They surged through cheering and shouting and were be met by jubilant West Berliners on the other side.
Ecstatic crowds immediately began to clamber on top of the Wall and hack large chunks out of the 28-mile (45-kilometre) barrier.
It had been erected in 1961 on the orders of East Germany's former leader Walter Ulbricht to stop people leaving for West Germany.
Since 1949 about 2.5 million people had fled East Germany.
After 1961, the Wall and other fortifications along the 860-mile (1,380-kilometre) border shared by East and West Germany have kept most East Germans in.
Many of those attempting to escape have been shot dead by border guards.
The first indication that change was imminent came earlier today when East Berlin's Communist party spokesman, Gunther Schabowski, announced East Germans would be allowed to travel directly to West Germany.
The move was intended to stem an exodus into West Germany through the "back door" which began last summer when the new and more liberal regime in Hungary opened its border.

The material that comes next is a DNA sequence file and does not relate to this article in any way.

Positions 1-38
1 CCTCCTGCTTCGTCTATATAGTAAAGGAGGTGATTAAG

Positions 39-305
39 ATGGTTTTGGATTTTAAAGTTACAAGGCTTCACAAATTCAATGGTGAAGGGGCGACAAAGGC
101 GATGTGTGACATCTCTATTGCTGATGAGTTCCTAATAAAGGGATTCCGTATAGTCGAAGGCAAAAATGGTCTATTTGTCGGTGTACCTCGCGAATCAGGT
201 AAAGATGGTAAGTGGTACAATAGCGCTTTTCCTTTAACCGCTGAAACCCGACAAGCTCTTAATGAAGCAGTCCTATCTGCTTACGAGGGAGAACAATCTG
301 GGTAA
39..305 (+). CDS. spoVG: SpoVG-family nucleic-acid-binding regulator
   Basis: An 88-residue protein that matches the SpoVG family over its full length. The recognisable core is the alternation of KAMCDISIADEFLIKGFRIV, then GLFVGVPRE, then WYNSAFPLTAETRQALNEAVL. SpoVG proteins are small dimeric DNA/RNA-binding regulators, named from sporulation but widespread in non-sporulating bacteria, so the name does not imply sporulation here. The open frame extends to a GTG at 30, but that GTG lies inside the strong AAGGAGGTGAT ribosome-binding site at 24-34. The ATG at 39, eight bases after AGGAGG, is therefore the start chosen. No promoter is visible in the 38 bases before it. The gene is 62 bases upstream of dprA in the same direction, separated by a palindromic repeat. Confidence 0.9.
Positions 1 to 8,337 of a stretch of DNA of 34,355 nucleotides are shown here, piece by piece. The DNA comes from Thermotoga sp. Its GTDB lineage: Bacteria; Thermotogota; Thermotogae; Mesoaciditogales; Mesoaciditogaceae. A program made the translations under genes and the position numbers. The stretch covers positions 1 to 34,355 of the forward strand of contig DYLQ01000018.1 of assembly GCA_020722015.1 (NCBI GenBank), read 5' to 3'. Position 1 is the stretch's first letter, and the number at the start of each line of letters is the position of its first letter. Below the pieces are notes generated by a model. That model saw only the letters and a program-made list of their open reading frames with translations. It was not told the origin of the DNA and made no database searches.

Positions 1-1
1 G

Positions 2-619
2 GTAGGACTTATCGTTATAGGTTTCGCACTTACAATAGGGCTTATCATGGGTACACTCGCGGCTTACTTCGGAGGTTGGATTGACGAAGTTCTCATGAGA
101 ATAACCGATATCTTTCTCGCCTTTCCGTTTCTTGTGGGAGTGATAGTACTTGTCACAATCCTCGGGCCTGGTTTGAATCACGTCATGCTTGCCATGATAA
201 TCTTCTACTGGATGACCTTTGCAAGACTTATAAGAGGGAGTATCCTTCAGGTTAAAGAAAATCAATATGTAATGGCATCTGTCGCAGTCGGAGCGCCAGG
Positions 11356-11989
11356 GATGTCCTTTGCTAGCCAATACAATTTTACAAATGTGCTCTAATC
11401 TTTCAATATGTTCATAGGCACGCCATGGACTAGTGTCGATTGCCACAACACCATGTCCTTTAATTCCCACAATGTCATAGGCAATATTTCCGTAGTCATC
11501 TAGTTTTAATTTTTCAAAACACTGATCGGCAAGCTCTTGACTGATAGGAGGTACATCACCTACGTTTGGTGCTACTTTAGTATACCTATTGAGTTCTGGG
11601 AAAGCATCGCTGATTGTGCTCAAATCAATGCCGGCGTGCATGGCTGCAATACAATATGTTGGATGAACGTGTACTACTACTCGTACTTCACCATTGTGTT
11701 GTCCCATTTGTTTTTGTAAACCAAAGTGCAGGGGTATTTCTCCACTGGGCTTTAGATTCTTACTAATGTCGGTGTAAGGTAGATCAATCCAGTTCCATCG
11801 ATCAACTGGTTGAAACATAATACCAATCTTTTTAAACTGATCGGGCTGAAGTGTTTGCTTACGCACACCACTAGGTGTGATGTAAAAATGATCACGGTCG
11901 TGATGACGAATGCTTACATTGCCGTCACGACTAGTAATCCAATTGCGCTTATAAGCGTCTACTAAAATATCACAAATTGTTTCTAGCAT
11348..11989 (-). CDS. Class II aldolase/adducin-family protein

The flow of migrants was intensified last week when Czechoslovakia also granted free access to West Germany through its border.
West German Chancellor Helmut Kohl has hailed the decision to open the Wall as "historic" and called for a meeting with East German leader, Egon Krenz.
The opening of the Berlin Wall was preceded by a series of momentous events in East Germany.
They included the removal of the country's hard line Communist leader, Erich Honecker, and the resignation of the entire cabinet.
East Germany's new leader, Egon Krenz, called for free democratic elections.
But it was not enough to turn the tide and once the Berlin Wall was breached, East Germany disintegrated.
On 3 October 1990 the two Germany's merged to form a new united country.
In 1997 Egon Krenz received a six-and-a-half year jail sentence for the manslaughter of people killed by border guards when trying to escape to the West.
To see events as they unfolded watch Brian Hanrahan's BBC report, by clicking on the video link below: